This is “You Gotta Try This,” The Bee’s series featuring one particular must-have dish at a local restaurant. Each featured dish is nominated by a reader. Got a menu item you want to shine some light on? Email reporter Benjy Egel at email@example.com.
Restaurants such as The Waterboy, Hawks and Block Butcher Bar have rolled out house-cured charcuterie programs in the last 10 years. But happy hour’s hottest resurgence first popped up in the basement of The Citizen hotel in downtown Sacramento.
Brad Cecchi was the only cook in town doing charcuterie when he helped open Grange in 2008, he said. The art of turning blended, coagulated scrap meat into pâtés and terrines has since been passed down to sous chef Jason Shepherd, who chef de cuisine Evan Perlick said makes about 85 percent of Grange’s cured meats.
A former cook at LowBrau, OneSpeed and Paragary’s, Shepherd frequently changes his ingredients as seasons turn and customers come back. Grange charcuterie boards have included country pâté, foie gras terrine, ham hock terrine, pork rillete and, for Easter, rabbit liver mousse. When The Bee visited the restaurant, each $18 board had slices of ciccioli and chicken truffle terrine as well as a jar of duck liver pâté.
“We have a good repertoire and we like to keep the rotation going,” Perlick said. “Maybe if you come back again you won’t see the same thing, but that’s what’s kind of fun about the dish.”
The ciccioli starts by cooking Niman Ranch pork shoulder confit-style in its own juices, along with bay leaves and garlic. Once tender, Shepherd shreds it with a spoon and folds in black peppercorns, rosemary, thyme and other spices, then lets the fat solidify in a terrine mold overnight.
Duck livers are tossed in a 7:1 mixture of kosher salt to pink curing salt, with white peppercorns, before blending with red wine and egg yolks, Shepherd said. The blend is placed in jars and cooked in a foil-covered water bath for about 25 minute, then capped with a port wine reduction and gelatin after cooling.
For the terrine, Shepherd breaks down Del Monte Meat Co. chicken thighs in a meat grinder, whips that ground meat with heavy cream and egg whites, and folds in preserved truffles called tartufata. The mixture is placed in a prosciutto-lined terrine mold, cooked in a water bath for about an hour and pressed overnight to squeeze out excess moisture.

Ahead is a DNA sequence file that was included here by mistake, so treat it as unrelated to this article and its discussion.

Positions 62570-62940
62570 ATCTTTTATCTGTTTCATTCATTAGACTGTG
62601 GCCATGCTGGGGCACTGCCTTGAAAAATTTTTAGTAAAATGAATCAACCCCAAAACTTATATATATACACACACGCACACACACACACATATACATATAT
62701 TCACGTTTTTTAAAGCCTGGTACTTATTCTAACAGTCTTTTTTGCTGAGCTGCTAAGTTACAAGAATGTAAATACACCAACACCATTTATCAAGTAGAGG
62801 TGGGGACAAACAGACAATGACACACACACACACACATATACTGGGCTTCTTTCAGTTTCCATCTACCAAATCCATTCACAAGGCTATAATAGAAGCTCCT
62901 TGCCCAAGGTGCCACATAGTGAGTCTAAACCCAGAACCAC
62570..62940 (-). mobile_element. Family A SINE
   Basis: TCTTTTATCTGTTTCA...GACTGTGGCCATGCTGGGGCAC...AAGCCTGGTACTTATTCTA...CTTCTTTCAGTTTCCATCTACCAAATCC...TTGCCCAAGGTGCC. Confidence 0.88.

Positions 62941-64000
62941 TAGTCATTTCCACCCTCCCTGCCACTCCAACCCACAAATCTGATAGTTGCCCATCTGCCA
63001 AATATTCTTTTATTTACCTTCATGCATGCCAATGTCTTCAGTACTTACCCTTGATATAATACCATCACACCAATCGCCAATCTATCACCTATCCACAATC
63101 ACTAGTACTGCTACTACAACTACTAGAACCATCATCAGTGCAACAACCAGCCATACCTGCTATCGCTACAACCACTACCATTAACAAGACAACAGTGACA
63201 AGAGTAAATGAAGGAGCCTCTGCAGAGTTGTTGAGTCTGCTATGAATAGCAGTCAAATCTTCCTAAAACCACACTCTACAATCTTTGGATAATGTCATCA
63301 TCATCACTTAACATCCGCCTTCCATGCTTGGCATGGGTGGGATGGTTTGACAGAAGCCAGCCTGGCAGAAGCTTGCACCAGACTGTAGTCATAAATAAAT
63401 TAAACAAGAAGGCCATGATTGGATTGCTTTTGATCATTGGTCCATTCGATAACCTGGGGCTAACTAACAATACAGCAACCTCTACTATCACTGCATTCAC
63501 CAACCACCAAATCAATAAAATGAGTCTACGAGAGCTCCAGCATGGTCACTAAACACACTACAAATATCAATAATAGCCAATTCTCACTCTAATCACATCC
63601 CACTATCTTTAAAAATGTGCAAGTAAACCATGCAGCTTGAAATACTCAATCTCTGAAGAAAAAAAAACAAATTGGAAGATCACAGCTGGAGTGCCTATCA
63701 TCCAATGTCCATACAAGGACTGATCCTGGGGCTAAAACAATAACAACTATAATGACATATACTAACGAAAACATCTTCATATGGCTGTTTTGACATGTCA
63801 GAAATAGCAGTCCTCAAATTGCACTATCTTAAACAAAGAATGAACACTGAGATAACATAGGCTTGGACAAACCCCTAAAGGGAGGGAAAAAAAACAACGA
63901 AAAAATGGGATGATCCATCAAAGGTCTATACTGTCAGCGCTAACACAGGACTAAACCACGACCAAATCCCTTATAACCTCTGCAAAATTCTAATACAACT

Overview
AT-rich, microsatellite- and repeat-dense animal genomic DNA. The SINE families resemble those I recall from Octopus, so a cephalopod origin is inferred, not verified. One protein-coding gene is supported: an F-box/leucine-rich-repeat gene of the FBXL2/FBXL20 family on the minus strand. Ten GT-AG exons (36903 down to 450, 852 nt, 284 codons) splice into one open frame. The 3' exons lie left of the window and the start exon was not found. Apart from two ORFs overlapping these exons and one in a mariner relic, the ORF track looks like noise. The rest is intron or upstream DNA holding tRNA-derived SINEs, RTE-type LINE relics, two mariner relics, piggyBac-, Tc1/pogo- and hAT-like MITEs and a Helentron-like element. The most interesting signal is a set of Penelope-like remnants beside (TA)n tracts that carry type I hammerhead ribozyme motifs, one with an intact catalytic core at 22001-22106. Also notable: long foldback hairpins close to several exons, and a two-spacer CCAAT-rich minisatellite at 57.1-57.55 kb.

The “boards” themselves are circular wood cuts. They come with slices of Acme Bread Co.’s rustic levain batard that’s been rubbed with garlic thyme butter, grilled and rubbed again with raw garlic. Other accoutrements include Dijon mustard and housemade bread-and-butter pickles brined in a mixture of sugar, vinegar, turmeric, mustard seed, celery seed and onions.
One terrine feeds about 10 people, and Grange goes through about eight terrines every three or four days, Perlick said.
Charcuterie’s history dates back to at least the Middle Ages, when butchers developed preservation techniques to work around a ban on selling raw pork. The amalgamation of fat, skin, tongue, head and other less-desirable cuts lost popularity in the 1980s through the early 2000s, but can attribute its recent resurgence in part to the public’s interest in not wasting meat, Perlick said.
Now the chef and co-owner at Canon, Cecchi spent years experimenting with different meats before venturing into uncooked salumi like prosciutto. He continued running Grange’s charcuterie program even after being promoted to interim executive chef because doing so was easier than training the next-in-command, he said.
“It’s a skill. It’s not easy, and it takes a lot of time,” Cecchi said. “I’d put it more toward the pastry chef world. There’s an exact science, you have to be clean and organized ... you have to know your stuff to do it, and there’s a lot of people doing it well in Sacramento.”